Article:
The truth is that these powerful Latinas are extremely talented managers who have proven to be invaluable to the organization and who posses many of the typical leadership traits you’d expect in people in their positions. But the corporation believes it would benefit even more if these leaders continued to climb the corporate ladder and to do so, they need to expand their skillset. So McDonald’s is set on helping them achieve their full potential and, in the process, continue to develop the pipeline of outstanding women leaders.

Appreciating specific and effective leadership traits

Through engaging small-group discussions followed by larger group sharing, participants discovered a host of leadership traits that they had in common as women and, particularly, as Latinas.  Among them:

Forty restaurant managers meet to identify effective leadership traits that can help them grow even further within the organization

Forty restaurant managers meet to identify effective leadership traits that can help them grow even further within the organization

"Big sisters", senior women within the organization collaborate with professional facilitator to carry out leadership development program

“Big sisters”, senior women within the organization collaborate with professional facilitator to carry out leadership development program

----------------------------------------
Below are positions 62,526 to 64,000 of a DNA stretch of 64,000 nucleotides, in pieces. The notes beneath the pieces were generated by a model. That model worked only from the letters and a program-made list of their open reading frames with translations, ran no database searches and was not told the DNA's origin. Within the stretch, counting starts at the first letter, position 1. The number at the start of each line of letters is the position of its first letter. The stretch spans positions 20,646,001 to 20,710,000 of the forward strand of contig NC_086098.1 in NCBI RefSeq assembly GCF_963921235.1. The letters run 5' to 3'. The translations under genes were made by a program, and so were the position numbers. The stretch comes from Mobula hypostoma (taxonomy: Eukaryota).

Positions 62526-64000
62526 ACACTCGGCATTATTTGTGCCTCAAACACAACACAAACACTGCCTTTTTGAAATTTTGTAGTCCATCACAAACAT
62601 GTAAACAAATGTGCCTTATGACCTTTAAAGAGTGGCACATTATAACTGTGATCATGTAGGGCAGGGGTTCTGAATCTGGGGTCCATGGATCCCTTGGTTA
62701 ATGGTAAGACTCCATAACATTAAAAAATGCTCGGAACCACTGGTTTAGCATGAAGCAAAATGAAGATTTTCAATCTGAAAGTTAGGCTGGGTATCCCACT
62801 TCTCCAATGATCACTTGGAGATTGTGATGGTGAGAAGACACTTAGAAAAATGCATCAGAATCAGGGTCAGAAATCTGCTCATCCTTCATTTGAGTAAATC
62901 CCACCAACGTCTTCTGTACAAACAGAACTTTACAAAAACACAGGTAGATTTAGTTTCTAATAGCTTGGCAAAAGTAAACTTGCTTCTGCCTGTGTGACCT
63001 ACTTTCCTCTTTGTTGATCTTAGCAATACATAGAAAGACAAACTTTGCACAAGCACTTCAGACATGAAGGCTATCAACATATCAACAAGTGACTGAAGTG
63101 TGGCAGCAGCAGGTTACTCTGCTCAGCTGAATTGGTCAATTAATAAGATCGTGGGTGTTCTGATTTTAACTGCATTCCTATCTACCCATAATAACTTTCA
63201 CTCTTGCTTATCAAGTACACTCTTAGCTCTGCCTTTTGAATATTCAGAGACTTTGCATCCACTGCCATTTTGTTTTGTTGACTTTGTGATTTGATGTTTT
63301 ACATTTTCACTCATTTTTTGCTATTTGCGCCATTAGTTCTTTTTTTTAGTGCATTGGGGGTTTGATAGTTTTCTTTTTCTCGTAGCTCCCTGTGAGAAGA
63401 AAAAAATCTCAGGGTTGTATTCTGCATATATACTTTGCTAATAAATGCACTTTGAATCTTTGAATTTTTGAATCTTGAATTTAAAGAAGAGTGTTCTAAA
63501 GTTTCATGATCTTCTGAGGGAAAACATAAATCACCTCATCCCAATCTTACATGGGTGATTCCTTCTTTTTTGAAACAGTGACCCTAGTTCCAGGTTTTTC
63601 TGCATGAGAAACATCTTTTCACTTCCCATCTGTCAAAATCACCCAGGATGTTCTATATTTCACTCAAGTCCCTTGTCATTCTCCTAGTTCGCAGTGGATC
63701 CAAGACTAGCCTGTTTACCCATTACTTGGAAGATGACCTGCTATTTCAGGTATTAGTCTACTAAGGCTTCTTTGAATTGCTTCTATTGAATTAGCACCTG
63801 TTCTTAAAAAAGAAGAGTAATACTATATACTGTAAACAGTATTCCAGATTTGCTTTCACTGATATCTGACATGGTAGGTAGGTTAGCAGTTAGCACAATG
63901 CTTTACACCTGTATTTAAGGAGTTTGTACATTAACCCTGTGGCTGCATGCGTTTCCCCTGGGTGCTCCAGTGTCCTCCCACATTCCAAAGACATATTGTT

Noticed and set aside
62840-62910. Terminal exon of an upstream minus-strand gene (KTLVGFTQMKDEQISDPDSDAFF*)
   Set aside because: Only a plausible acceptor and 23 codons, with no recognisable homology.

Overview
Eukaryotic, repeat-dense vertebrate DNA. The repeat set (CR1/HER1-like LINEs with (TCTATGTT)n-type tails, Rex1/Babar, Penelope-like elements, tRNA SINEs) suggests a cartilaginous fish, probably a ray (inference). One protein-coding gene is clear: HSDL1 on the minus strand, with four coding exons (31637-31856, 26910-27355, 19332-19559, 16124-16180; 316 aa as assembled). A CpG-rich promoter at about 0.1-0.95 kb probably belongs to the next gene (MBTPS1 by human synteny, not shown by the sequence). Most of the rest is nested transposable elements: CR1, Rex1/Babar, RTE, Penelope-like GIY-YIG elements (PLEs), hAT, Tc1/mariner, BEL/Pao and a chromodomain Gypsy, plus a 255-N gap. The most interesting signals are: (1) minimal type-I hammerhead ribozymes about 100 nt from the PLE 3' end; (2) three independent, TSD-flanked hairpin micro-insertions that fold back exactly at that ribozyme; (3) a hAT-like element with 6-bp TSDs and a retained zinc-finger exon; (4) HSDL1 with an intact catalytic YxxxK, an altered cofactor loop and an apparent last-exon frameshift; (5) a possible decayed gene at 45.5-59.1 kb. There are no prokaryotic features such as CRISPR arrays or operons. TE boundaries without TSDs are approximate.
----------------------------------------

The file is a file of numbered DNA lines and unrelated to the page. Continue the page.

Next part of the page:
• Ability to listen to their customers
  • Family orientation that extends to the way they treat employees
  • Ability to multitask and get things done
  • Strength while able to show emotion
  • A focus on getting their target goals accomplished
  • Supportive of other women’s career advancement
  • Focus on the bottom line
  • Excellent communication skills— Many of them are able to speak two or more languages
  • Courage —In many cases as part of their family’s immigrant history
  • Strong ability to work with teams
The Women Career Development program that McDonald's tailored to Latinas teaches them leadership traits needed to move up the ladder

The Women Career Development program that McDonald’s tailored to Latinas teaches them leadership traits needed to move up the ladder

Focusing on areas of opportunity

The setting of the day, a leadership training program exclusively created for Latinas, was a safe backdrop for a candid conversation where participants could openly admit to cultural elements often responsible for holding them back in their careers. These included:

  • Too much emphasis on overcoming weaknesses rather than on becoming better at one’s strengths